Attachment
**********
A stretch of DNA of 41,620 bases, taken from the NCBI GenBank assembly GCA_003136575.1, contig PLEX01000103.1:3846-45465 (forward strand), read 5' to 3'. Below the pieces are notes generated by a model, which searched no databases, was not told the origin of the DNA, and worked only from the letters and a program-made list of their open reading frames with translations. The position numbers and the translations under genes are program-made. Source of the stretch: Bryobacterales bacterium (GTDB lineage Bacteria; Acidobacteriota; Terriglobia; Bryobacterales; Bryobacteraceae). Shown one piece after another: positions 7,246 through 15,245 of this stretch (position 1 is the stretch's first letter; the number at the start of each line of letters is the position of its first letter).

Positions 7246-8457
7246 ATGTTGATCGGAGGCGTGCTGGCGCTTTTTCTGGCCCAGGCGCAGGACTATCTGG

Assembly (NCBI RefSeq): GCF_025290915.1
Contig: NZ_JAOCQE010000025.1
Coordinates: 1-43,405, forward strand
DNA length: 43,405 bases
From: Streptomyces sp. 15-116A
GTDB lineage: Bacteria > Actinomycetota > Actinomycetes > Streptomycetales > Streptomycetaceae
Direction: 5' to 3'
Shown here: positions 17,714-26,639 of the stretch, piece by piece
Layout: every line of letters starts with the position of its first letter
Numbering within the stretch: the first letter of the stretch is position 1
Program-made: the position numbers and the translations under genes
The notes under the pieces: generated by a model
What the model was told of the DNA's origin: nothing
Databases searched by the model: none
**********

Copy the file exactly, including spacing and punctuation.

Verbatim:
A stretch of DNA of 41,620 bases, taken from the NCBI GenBank assembly GCA_003136575.1, contig PLEX01000103.1:3846-45465 (forward strand), read 5' to 3'. Below the pieces are notes generated by a model, which searched no databases, was not told the origin of the DNA, and worked only from the letters and a program-made list of their open reading frames with translations. The position numbers and the translations under genes are program-made. Source of the stretch: Bryobacterales bacterium (GTDB lineage Bacteria; Acidobacteriota; Terriglobia; Bryobacterales; Bryobacteraceae). Shown one piece after another: positions 7,246 through 15,245 of this stretch (position 1 is the stretch's first letter; the number at the start of each line of letters is the position of its first letter).

Positions 7246-8457
7246 ATGTTGATCGGAGGCGTGCTGGCGCTTTTTCTGGCCCAGGCGCAGGACTATCTGG

Assembly (NCBI RefSeq): GCF_025290915.1
Contig: NZ_JAOCQE010000025.1
Coordinates: 1-43,405, forward strand
DNA length: 43,405 bases
From: Streptomyces sp. 15-116A
GTDB lineage: Bacteria > Actinomycetota > Actinomycetes > Streptomycetales > Streptomycetaceae
Direction: 5' to 3'
Shown here: positions 17,714-26,639 of the stretch, piece by piece
Layout: every line of letters starts with the position of its first letter
Numbering within the stretch: the first letter of the stretch is position 1
Program-made: the position numbers and the translations under genes
The notes under the pieces: generated by a model
What the model was told of the DNA's origin: nothing
Databases searched by the model: none